Tropical sod webworms in home
In addition to the fall armyworm outbreak this year, we are also experiencing an outbreak of tropical sod webworms.
Tropical sod webworms occur every year in the coastal area of the state, but usually not in high numbers. This year they are being seen in higher numbers and farther north than usual. Many of our lawns in Lincoln County are being attacked. So far, I have not heard of heavy infestations north of I-20, but there is still time for them to move farther north.
The adults are small, light colored moths that are only about ½ inch long. The moths are not strong fliers, but there can be a lot of them. You may notice them when you walk through the yard or brush by shrub beds.
The caterpillars are also smaller than fall armyworms and are a clear, green color with small dark spots. Because they are smaller, it takes higher numbers to cause damage. Many of our lawns have experienced heavy infestations and damage.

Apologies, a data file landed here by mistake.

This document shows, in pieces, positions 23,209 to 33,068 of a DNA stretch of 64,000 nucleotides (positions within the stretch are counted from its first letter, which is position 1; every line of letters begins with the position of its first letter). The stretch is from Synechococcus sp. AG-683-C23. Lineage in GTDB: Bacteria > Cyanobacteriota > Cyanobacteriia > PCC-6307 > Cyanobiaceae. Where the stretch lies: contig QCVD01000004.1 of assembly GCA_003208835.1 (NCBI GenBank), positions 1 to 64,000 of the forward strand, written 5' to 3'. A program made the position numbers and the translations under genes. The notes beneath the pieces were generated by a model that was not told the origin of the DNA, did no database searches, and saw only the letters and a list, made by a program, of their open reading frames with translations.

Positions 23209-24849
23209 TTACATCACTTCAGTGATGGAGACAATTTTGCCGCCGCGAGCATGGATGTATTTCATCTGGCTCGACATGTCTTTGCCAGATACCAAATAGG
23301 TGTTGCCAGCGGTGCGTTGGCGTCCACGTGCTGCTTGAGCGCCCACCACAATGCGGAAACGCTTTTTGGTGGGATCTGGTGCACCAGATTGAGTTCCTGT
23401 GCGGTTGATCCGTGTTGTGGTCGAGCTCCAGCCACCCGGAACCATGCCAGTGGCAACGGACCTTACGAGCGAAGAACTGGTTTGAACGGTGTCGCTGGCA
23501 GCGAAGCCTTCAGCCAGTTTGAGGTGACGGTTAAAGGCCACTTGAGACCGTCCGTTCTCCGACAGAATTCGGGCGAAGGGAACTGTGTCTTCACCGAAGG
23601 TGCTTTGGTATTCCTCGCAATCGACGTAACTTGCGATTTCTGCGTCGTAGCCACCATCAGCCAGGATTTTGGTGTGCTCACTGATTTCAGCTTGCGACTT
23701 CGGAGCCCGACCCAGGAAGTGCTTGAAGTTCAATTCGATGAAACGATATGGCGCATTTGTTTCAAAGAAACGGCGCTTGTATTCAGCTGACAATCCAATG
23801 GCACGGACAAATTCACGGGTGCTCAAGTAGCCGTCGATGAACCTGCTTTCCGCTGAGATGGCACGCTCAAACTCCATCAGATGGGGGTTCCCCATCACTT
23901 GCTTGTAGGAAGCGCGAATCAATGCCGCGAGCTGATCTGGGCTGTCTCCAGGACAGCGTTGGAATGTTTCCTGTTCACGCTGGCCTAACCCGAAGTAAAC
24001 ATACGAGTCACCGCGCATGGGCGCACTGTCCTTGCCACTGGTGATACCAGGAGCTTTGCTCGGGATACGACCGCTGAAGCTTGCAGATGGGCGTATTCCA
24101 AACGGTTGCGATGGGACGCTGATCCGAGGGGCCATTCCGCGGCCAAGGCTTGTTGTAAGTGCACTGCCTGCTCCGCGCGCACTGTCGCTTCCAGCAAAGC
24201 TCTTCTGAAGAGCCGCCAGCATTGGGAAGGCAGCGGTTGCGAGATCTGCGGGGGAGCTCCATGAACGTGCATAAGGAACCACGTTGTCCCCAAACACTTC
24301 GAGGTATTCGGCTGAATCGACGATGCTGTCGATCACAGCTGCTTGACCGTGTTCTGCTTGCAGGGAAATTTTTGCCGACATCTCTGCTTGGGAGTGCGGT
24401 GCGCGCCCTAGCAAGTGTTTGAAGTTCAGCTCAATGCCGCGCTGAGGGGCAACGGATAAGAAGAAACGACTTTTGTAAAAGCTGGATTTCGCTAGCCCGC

Tropical sod webworms will feed on all warm season turfgrasses, including St. Augustine. Leaf blades with obvious signs of chewing damage are the first sign to check for. If you dig deeper into the turf you should see the caterpillars. You can also check for sod webworms by using the soap flush method. Mix two tablespoons of dishwashing liquid in one gallon of water — pour the solution over a two or three square foot area — the caterpillars will rise to the soil surface.
Treatments are the same as for armyworms. Pyrethroid insecticides such as bifenthrin (Ortho Bug-B-Gon), cyfluthrin (Bayer PowerForce), permethrin (Hi-Yield products) will work well on sod webworms. One easy way to treat is to use a hose-end-applicator or purchase the product in a ready to use hose-end applicator. Do not mow your lawn or irrigate within 24 hours of application.
Rebecca Bates is director of the Lincoln County Cooperative Extension Service. To contact her, call 601-835-3460.